Books

Christmas on the Little Cornish Isles: the Driftwood Inn – Phillipa Ashley

Phillipa Ashley is back with her new series of novels, and this time we have stepped a little bit away from Cornwall, to the Scilly Isles. Just across the water we discover new places, new problems and new characters. The islands in the novel are fictional but could quite easily exist as further islands away from the major five of the Scilly Isles.

Within a first few pages I am hooked as I find out about Maisie, returned to Gull Island to help her parents run the pub The Driftwood Inn. She has returned home to seek quiet sanctuary from what has happened to her in the previous few months.

But it is not going to be quiet on the island. Maisie is worried about her parents health and the fact that she is of an age where starting again might be difficult. After the temporary summer staff have all gone back to find jobs, Maisie still needs someone to help her. When Patrick walks in right at the moment she needs someone it seems that is her answer.

Trouble is her and Patrick shared a stolen kiss and she cannot get him out of her mind and now she has him in her place of work and a cottage out the back of the building. Tensions are bound to build in such close proximity.

Patrick was only meant to be on Gull Island to fulfill a dying wish to a friend now he has found some work his return to Australia is postponed but what was his real reason for being on Gull Island? As Christmas comes and the advent of a new year means new beginnings will Maisie finally be able to settle and will Patrick reveal the truth for his real reason for being interested in Gull Island.

I cannot wait to return and find out more about these Little Cornish Isles and their residents and of course I want to see how Maisie is getting on.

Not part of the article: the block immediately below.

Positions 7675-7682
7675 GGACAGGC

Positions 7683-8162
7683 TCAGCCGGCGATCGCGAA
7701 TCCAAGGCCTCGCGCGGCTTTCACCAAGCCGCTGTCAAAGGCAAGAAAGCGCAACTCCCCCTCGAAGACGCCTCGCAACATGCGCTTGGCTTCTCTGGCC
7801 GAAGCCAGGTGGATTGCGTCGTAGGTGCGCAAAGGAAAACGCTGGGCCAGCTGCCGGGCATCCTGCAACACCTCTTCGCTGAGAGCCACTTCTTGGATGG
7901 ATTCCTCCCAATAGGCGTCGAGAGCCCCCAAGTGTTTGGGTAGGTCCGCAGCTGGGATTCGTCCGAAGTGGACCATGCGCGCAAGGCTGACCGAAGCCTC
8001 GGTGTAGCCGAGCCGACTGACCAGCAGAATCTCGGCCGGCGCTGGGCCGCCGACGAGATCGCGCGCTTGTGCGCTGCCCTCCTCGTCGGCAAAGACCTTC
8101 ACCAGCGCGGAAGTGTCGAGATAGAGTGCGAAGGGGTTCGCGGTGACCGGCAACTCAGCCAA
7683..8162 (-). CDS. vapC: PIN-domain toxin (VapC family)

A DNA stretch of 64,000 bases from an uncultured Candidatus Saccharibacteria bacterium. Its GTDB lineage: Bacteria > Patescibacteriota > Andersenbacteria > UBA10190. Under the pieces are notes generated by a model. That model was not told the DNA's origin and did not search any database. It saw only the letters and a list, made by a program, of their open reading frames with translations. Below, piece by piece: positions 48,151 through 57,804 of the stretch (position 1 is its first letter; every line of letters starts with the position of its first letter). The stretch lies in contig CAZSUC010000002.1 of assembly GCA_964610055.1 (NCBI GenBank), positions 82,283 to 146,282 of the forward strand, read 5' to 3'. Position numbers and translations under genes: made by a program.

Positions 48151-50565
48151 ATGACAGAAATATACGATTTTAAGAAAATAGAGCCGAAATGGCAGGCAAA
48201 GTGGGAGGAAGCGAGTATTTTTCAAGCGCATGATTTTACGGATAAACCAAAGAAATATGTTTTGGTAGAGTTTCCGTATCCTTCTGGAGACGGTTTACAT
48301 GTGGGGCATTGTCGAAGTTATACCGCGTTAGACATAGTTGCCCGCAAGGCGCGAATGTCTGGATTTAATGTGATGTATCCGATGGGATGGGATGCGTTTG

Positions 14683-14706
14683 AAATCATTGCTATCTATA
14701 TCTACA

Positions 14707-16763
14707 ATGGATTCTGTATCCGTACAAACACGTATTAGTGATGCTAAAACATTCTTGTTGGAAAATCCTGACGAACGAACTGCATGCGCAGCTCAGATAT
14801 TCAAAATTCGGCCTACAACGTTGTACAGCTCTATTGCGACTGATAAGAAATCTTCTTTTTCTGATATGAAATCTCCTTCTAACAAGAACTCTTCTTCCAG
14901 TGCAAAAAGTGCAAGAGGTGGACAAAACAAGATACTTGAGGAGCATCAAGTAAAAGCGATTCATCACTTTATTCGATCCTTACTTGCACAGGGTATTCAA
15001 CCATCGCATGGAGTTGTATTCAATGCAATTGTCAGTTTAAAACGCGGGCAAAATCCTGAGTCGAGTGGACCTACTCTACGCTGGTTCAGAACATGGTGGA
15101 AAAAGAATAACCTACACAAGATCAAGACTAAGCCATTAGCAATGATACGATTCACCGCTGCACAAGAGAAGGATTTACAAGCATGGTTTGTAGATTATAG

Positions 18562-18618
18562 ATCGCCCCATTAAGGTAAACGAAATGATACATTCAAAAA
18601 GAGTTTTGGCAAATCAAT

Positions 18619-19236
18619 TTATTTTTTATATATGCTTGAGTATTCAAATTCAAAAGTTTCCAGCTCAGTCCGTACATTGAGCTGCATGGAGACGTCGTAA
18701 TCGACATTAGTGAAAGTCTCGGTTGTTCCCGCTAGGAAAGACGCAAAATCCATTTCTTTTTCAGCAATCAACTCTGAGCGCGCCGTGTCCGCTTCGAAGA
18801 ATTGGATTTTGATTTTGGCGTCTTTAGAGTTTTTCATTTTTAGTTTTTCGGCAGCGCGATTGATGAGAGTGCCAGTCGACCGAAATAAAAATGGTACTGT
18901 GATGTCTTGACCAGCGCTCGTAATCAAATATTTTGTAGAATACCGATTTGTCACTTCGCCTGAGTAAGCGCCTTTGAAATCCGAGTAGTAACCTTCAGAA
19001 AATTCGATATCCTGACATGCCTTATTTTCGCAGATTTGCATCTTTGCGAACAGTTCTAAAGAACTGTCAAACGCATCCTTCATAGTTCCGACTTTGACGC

Thank you to the publisher and netgalley for the opportunity to read this book. 

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Books

Christmas at Mistletoe Cove – Holly Martin

It’s Christmas on Hope Island. Having spent Spring and Summer with Bella, Freya, Isaac and Rome this is a continuation of course of their story but this book focuses very much on Eden and Dougie.

Eden has been in love with Dougie since forever. But he broke her heart when he moved to America,

Trouble is Dougie did not know this at the time but he did know the one person that he was best friends with was the reason he kept returning to Hope Island.

Eden is settled in her Pottery Cafe and whilst she has dreams of making it bigger and doing more of what she loves, she is very content with Hope Island. Until Dougie returns.

Dougie is not just returning for a visit, for Christmas he is planning on staying a lot longer. How will Eden manage this unrequited love when he is going to be living right next door?

It all moves very fast for Eden, even left me in its wake. Romance and wishes are the way to her heart and it seems that Dougie has all the right answers. But it can it be too good to be true?

No of course not, it is simply the magic of love and the magical time of year. Christmas is bringing everyone together but can it keep them that way?

I loved this book, there was something so romantic about Dougie that I admit to shedding a tear or two and was probably secretly in love with him a little bit. That is the elegance of Holly Martin’s writing taking you straight into the heart of the novel and she has you hooked with her writing and her setting.

She can do humour just as well and I have to confess Lucy and Finn, Eden’s parents were hilariously embarrassing with an innocence about them which made me forgive there not so subtle comments or indiscretions.

Combine this with a lovely setting, the coldness of winter, the brightness of the stars, the warmth of the fire as Eden and Dougie find some common ground.

If you want snowmen, hot chocolate, roaring fires, lots of layers of clothing, romance, Christmas, weddings and bucket loads of romance, this is the book for you. It works as a standalone novel, but if you have the time get the whole Hope Island experience.

Another excellent novel from Holly Martin.

Thank you to the publisher for the opportunity to read this via netgalley. 

Christmas at Mistletoe Cove is out now. 

I look forward to seeing what Holly Martin writes next. In the meantime I still have her White Cliff bay series to catch up on, so plenty to keep me going. 

 

 

Books

The Little Bakery on Rosemary Lane – Ellen Berry